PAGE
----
In March 2020 we already knew that there was a virus spreading, which potentially could cause all sorts of problems in the global economy. What I think most of us couldn’t really foresee was how incredibly beneficial this would turn out to be for the wealth of the five richest people in the world, and therefore for this investing strategy. Amazon, Microsoft, and LVMH contributed towards a massive average return of 51.7% during the year. The average gain of the S&P 500at 25.8% didn’t stand a chance. As this is the final year of the comparison of the two strategies, investing with the 5 richest is the winner. 

Over the course of 20 years, it returned about $40,000 more on a $50,000 account than regular index investing did. There are some limitations to these results which you should hear before you head out and try to imitate the same strategy, but first, let me give you some interesting statistics about this data. Bill Gates and Warren Buffett seem almost impossible to knock off these leader boards as they’ve appeared in all 20 of the years we’ve looked at. That’s quite impressive. Something else that I find interesting is to look at the number of entries on this list per country. We can see that the US wins by a large margin here. But when we look at a more important figure, which of course is the number of entries per capita, we can see that Sweden takes the number 1 spot. 300 entries per billion inhabitants. Yea … pretty good huh …? 

Multiple limitations are surrounding a study of this sort which you should know about I’ll go through some of them quickly here:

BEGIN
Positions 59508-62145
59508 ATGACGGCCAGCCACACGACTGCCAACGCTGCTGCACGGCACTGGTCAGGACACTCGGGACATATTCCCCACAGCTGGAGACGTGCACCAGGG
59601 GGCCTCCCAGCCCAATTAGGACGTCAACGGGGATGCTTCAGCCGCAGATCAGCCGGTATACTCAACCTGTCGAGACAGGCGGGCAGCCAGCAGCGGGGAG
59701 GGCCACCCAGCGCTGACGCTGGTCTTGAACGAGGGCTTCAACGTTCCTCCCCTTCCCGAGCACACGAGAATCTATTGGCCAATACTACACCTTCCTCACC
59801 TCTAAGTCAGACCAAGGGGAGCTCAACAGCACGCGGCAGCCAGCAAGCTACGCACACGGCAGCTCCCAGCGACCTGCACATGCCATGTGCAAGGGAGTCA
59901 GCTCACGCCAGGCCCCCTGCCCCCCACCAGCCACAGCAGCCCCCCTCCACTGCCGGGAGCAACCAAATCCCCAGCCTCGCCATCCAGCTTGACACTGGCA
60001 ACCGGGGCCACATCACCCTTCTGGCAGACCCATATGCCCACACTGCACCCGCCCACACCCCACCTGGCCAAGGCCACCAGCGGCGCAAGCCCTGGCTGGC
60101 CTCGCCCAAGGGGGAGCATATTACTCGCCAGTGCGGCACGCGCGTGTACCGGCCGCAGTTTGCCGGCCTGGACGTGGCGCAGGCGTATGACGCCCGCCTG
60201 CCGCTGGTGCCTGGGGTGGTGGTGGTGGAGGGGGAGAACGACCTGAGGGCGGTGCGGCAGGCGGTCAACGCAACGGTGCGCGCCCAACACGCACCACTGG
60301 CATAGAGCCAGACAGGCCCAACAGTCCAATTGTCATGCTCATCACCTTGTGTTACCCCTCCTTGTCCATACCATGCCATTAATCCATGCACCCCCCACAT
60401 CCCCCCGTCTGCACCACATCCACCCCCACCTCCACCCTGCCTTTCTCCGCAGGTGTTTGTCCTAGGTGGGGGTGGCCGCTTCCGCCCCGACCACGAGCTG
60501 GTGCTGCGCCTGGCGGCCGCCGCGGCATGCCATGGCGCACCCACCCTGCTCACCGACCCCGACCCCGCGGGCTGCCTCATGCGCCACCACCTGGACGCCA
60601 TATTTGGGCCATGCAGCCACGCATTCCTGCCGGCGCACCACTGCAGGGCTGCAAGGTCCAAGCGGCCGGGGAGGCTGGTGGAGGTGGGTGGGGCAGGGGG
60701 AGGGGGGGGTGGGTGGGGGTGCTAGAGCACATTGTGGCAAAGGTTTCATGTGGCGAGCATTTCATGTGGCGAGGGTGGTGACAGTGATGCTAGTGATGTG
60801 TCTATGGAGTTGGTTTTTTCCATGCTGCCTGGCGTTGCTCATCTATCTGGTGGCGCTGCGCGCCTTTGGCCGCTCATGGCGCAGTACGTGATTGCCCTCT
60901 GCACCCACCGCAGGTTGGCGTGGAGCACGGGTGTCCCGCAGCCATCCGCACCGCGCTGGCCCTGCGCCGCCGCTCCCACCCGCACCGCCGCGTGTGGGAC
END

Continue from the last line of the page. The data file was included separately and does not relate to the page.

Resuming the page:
1. Some of the companies would have been difficult to invest in as they do not appear on a regular stock market exchange. IKEA is one example. 

2. Although both investing strategies would have been hit by taxes had we not simulated them in a tax-exempt account such as a Roth IRA, the strategy of investing with the 5 richest would have been hit harder as|there’s more portfolio turnover. 

3. Speaking about portfolio turnover – investing with the 5 richest would also have created more fees which you'd have to pay to your broker. 

4. This comparison may suffer from some selection bias. I may not have thought about doing this research at all hadn’t I known that the wealth of the richest people have exploded lately. 

5. Historical returns are never a guarantee for future results and I’m suspecting that we might see some regression to the mean in the holdings of the 5 wealthiest in the coming years. Especially if Forbes decides to include a certain carmaker among the top 5 in 2021. 

Alright, that’s it for today! I hope you enjoyed the history of the richest people in the world and that this might have sparked some investment ideas of your own. If you want to learn about Warren Buffett’s 25 most important investments, the investments which enabled him to end up on the Forbes list of billionaires in the first place, check out this post. Cheers!